Unless you’re the type to nitpick about subtlety in acting, it’s pretty hard not to enjoy Gerard Butler on screen. He’s a good-looking, charismatic guy whose macho status lends itself equally well to action and comedy roles, and he’s certainly got the presence to headline a major film. But as popular as Butler is, it’s been a while since he really wowed an audience. With his career rather quiet of late, the big 2016 he has planned could make or break the rest of his career.
As most recall, Butler first burst onto the scene as King Leonidas in the brilliantly over-the-top 2007 film “300.” And as silly as that film was, it gained a sort of large-scale cult following among fans. The critic reviews at Rotten Tomatoes gave it only a 60% positive rating, but the 89% favorable rating among audience members is a nice reminder of just how entertaining everyone found “300”—and, specifically, Butler’s breakthrough performance—back in 2007.
In the years since, “300” has served as source material for countless imitations and follow-ups, and the fact that most of them have been dreadful speaks to the impact of Butler’s presence. Most notably there was an absolutely atrocious 2014 sequel (“300: Rise Of An Empire”) that suffered not only from not having Butler, but from a joke of a script. But one can also see the fingerprints of “300” all over the likes of “Clash Of The Titans,” “Immortals,” and “Wrath Of The Titans,” among other projects.
More specifically, “300” has also proven to have staying power in the form of video games. Even now, eight years after the film’s release, there’s a popular online slot machine based on its content and imagery. The promotions at Gala Bingo involve numerous welcome bonuses and the like to entice players, but within the site it’s cinematic themes like “300” that make the games interesting. Also, a version of Leonidas is right there alongside the likes of modern superhero characters despite the film being 8 years old!
All that is to say that even though there are hundreds of very fair criticisms of “300,” there was also a certain brilliance to it and it was an absolutely mighty emergence as a leading man for Butler. All these years later, however, it almost feels as if Butler is still getting roles based on this initial success rather than due to a sustained run of impressive projects.
Since “300,” Butler has tried his hand at romantic comedy (“P.S. I Love You”), animated voice acting (“How To Train Your Dragon”), and modern badass (“Machine Gun Preacher” and “Law Abiding Citizen”). He even jumped back into the war epic (albeit in a modern context) in the underrated 2011 film “Coriolanus” and hopped on a surfboard in “Chasing Mavericks.” The truth is, most of these films have been pretty enjoyable, and Butler himself has always been hard not to like. But none has come close to making the lasting impact we saw from “300,” and with the exception of “Coriolanus” and “How To Train Your Dragon,” most were panned by critics. And that’s what makes Butler’s planned 2016 projects a little bit puzzling.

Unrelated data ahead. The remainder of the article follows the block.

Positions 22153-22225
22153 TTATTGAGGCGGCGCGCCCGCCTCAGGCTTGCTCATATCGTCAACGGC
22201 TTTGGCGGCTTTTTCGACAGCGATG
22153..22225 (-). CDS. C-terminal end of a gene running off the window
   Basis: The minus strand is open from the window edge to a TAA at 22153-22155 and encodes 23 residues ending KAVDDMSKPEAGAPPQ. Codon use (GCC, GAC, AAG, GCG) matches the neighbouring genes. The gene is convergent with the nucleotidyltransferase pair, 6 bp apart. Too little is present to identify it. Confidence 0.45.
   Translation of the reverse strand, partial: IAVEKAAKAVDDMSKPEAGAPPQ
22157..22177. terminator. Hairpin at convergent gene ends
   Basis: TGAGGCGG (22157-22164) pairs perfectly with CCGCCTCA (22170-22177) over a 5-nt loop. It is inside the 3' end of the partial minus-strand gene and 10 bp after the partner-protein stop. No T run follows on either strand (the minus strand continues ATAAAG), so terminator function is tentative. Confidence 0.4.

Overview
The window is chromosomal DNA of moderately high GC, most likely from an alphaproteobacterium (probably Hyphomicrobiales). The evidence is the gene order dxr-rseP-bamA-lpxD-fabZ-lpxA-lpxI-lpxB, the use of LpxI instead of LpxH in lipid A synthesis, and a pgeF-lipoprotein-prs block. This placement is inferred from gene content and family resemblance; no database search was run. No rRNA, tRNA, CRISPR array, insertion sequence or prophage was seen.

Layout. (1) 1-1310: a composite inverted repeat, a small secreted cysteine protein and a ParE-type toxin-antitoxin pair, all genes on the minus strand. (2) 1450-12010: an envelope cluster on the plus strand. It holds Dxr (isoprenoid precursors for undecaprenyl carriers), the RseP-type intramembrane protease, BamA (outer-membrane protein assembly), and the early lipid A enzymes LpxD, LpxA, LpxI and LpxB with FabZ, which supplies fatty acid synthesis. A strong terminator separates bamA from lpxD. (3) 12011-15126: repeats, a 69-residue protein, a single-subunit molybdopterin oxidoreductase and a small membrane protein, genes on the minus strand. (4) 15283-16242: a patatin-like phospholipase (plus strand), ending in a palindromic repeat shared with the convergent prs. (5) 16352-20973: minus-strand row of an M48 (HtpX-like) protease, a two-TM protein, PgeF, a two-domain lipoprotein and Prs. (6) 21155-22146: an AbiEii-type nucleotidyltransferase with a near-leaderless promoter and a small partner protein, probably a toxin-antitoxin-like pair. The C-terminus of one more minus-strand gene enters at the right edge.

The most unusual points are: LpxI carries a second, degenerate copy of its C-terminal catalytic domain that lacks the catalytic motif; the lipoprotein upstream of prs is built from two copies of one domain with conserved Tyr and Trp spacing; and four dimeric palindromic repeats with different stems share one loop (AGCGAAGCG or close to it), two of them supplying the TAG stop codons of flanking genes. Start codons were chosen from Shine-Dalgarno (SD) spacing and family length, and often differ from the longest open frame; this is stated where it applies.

First up for the popular actor is “Gods Of Egypt,” a gods verus mortals epic from director Alex Proyas that incidentally looks to be cut from the same cloth as the aforementioned “300” mimics. What could be a triumphant return to the general genre that made him, however, looks as if it could be a nightmare for Butler. The early trailers for “Gods Of Egypt” make the film look nothing short of laughable, and unfortunately it’s already become a controversial release as well. A recent report from Mashable indicates that there’s been some outrage over the “whitewashing” of the Egyptian characters by those in charge of casting. A silly trailer combined with that sort of issue, for which the studio has already apologized, have gotten “Gods Of Egypt” off to a pretty rough start.
Later on in 2016, Butler will star in the somewhat-surprising sequel to “Olympus Has Fallen,” which takes place overseas and is called, inevitably, “London Has Fallen.” “Olympus” was actually, like other Butler projects, a pretty fun film that allowed the actor to jump into full ass-kicking mode. But it seems pretty unlikely that a sequel would be anything but a rehashing of the first one in this case, and just seeing Butler save the day again might not be enough to make it a successful venture. This feels like a reach for the kind of unlikely series success that the Fast & Furious films enjoyed.
I for one (and I suspect a host of other Butler fans) hope that these films surprise us, and that 2016 marks a strong year for the actor, but neither one seems like a sure thing. One has to wonder if a couple more critical flops might start to dull the shine that’s been attached to Butler since he led the Spartan 300.